While it is preferred that the adaptor attached to or incorporated in the endotracheal tube extends for a short portion of the length of the endotracheal tube, it is also possible to have this adaptor extend all the way or for only a relatively short distance from the distal end of the endotracheal tube. The purpose of this adaptor is to guide the distal end of the endotracheal tube to or near the dividing wall between the esophagus and the trachea after which the curvature of the endotracheal tube will effect a turn of the distal end toward the opening of the trachea.
The endotracheal tube adaptor may also be segmented at the end so that the tip may disengage from the esophageal guide allowing the natural curvature of the tube to bring the endotracheal tube anteriorly to the trachea while a more proximal segment of the endotracheal tube is still attached to the esophageal guide.
While reference has been made above to the desirability of locating the terminus 7' of track 7 near the opening of the trachea so that the endotracheal tube as it comes off the track will, by nature of its greater curvature, turn toward the trachea, it is also possible where the distal end of the endotracheal tube can be made to strike the upper edge of the corniculus 5 (the wall separating the trachea from the esophagus) such as by the device shown in FIG. 9 or by having the size and shape of the esophageal tube sufficient to fill the esophagus, it will not be necessary to locate the terminus 7' of track 7. Where the endotracheal tube can be made to strike the upper edge of wall 5, the track 7 can extend down into the esophagus and as the esophageal tube is withdrawn, with the endotracheal tube held in position, the endotracheal tube will be released by the withdrawal of the esophageal tube and will be allowed by its curvature to turn toward the trachea.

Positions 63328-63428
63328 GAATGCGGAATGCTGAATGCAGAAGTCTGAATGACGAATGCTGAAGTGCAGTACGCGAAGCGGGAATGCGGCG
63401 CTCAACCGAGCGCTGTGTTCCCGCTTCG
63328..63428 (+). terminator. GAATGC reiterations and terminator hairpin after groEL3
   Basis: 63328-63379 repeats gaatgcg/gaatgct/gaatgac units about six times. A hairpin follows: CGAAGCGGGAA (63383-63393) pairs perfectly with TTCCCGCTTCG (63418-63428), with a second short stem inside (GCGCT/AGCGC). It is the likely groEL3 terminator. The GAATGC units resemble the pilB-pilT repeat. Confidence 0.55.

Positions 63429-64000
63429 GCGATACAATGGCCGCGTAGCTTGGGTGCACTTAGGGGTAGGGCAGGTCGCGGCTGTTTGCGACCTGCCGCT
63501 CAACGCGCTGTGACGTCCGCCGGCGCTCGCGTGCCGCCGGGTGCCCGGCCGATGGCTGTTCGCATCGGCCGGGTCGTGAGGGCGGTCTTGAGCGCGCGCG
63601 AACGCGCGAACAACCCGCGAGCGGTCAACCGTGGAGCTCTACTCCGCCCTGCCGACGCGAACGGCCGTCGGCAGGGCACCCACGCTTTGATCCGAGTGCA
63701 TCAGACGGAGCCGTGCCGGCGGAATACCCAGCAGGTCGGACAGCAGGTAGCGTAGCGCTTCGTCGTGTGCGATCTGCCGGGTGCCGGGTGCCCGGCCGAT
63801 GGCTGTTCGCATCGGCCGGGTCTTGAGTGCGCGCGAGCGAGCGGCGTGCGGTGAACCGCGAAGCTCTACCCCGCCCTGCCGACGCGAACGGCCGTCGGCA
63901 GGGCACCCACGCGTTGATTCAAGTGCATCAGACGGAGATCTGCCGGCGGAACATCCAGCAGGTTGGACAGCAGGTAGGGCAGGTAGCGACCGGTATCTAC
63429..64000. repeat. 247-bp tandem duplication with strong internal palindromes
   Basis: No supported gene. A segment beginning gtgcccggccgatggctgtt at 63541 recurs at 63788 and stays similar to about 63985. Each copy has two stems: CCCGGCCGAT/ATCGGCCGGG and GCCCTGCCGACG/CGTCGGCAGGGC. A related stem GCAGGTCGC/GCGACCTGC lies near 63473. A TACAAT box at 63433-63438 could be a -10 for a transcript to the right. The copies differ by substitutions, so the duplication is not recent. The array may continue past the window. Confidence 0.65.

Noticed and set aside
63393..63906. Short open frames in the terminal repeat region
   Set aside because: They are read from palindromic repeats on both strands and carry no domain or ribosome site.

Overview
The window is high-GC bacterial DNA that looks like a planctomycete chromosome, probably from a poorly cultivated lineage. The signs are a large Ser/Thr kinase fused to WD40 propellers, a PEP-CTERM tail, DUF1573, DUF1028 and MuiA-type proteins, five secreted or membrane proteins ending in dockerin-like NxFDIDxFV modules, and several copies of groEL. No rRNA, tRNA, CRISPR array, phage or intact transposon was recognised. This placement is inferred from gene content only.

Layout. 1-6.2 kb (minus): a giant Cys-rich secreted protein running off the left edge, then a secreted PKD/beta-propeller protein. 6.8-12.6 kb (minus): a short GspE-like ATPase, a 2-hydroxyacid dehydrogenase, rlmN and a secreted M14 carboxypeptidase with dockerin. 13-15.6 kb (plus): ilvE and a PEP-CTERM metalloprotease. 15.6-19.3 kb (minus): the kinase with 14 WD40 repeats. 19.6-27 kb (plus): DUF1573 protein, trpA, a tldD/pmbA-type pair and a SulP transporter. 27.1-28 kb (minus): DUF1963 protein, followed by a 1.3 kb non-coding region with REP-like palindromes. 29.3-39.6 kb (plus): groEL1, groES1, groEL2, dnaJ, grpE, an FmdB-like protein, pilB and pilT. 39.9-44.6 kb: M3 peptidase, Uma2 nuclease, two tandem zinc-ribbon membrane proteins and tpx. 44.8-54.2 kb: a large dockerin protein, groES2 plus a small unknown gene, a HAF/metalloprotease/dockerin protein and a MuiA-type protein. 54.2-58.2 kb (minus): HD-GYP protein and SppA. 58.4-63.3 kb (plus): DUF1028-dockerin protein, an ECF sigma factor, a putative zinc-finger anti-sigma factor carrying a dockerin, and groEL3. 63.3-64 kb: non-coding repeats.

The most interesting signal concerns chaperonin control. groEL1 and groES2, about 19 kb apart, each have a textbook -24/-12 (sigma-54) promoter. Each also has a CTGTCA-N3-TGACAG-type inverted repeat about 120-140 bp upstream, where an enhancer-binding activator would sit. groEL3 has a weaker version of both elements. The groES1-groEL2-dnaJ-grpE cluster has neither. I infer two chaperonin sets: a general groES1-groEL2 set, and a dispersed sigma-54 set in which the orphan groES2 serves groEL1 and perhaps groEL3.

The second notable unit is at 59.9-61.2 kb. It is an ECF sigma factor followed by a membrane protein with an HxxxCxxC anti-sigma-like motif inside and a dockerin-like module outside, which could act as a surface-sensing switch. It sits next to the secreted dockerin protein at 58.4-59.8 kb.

Instead of the oblong cross-sectional shapes shown in FIGS. 17 and 18 the esophageal tube may have a cross-sectional oblong shape more in conformance with the cross-sectional shape of the esophagus as shown in FIG. 12, that is without the bulbular portions, but with the male adaptor or track 7 or a corresponding female adaptor.